Re: JNI shared objects in %{_prefix}/lib

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On Fri, Oct 8, 2021 at 1:23 PM Florian Weimer <fweimer@xxxxxxxxxx> wrote:
> * Mikolaj Izdebski:
> > I want to propose updating Java Packaging Guidelines [1] to allow
> > installation of JNI shared objects in %{_prefix}/lib/%{name} or in
> > %{_libdir}/%{name}, according to packager preference.
> >
> > %{_libdir} expands to either /usr/lib or /usr/lib64 (depending on
> > system architecture), while %{_prefix}/lib always expands to /usr/lib.
> > To see what %{_libdir} expands to on each platform, you can run: grep
> > %_libdir -r /usr/lib/rpm/platform/
> Isn't this a consequence of using absolute paths for JNI loading?
> The issue goes away if the system default or OpenJDK default paths are
> used.  Neither of these paths include %{name}, of course.

JNI shared objects are internal DSOs, which are expected to be loaded
and called only by corresponding Java bytecode. As such they should be
placed outside of dynamic linker search path, in a subdirectory called
%{name}. OpenJDK does not have code to load such DSOs. The Java
counterpart of particular JNI DSO typically contains specific code to
search for the DSO and load it.

A typical Java application is installed into a single directory tree
containing everything needed to run that application - Java bytecode,
native libraries, configuration files, data etc. Java applications
packaged as Fedora RPM packages install each of these into different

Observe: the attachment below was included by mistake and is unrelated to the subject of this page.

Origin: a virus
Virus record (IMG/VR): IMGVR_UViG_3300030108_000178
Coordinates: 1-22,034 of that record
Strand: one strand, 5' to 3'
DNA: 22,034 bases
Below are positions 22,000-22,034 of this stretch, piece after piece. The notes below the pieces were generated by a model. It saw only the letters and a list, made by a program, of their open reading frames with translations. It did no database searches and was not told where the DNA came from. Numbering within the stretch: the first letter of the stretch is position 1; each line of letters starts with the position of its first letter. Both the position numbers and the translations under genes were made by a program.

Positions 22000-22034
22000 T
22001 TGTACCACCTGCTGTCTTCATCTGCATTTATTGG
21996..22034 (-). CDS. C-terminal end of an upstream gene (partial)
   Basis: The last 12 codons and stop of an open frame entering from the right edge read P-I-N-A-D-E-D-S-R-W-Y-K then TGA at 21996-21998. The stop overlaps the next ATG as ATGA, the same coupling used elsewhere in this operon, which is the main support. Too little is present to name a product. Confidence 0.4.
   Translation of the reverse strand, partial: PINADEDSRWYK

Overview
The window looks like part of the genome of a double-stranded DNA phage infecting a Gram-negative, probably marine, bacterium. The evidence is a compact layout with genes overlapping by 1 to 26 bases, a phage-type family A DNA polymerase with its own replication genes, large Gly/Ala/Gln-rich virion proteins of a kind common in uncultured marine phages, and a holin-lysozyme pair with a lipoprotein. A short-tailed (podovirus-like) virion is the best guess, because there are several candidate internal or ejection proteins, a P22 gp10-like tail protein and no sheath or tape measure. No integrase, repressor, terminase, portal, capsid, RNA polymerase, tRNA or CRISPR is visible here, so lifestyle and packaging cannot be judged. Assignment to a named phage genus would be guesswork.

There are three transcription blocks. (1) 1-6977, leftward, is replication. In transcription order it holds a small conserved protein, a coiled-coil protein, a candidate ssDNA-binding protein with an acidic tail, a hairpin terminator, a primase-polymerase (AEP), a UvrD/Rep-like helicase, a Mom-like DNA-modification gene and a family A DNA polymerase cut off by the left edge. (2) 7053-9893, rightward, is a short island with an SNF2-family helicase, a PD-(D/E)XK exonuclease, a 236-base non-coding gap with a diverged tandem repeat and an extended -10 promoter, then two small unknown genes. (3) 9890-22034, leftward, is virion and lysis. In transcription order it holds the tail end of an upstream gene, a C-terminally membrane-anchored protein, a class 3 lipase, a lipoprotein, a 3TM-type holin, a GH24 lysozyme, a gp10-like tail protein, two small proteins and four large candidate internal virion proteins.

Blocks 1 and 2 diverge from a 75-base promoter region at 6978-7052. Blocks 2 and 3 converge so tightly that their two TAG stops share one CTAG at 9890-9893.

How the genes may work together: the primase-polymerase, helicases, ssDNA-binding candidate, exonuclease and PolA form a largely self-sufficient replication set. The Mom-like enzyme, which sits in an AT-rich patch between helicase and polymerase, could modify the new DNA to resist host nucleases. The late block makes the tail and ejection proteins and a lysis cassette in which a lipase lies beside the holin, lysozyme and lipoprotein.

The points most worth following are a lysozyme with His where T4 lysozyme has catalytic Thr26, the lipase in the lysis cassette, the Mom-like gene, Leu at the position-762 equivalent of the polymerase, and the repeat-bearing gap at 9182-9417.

system directories - bytecode in /usr/share/java, native libraries in
/usr/lib or /usr/lib64, configuration files in /etc, data in /var and
so on. The single upstream directory is then created in
/usr/share/%{name}, but instead of regular files there are symbolic
links pointing to the actual location where the files are installed.

> > Since Maven is a noarch package, the symlink must technically point to
> > one fixed location, but ought to be installed in different
> > locations on different architectures.
> This also suggests a different problem: Why does Maven as a noarch
> package even have to know that exists?  A future version of
> jansi could very well be noarch.  I suspect it's related to dependencies
> bubbling up to consumers (which is related to the Class-Path: attribute
> ban).

This is the way Maven is distributed and installed in binary form -
with all dependencies bundled in a single directory tree. Fedora maven
package needs to recreate this directory structure, but separate
native code from Java bytecode. Symbolic links are used to achieve
this split. And indeed, the latest Maven 3.8.3 (not yet in Fedora)
does not include libjansi for Linux, only for Windows.

Mikolaj Izdebski
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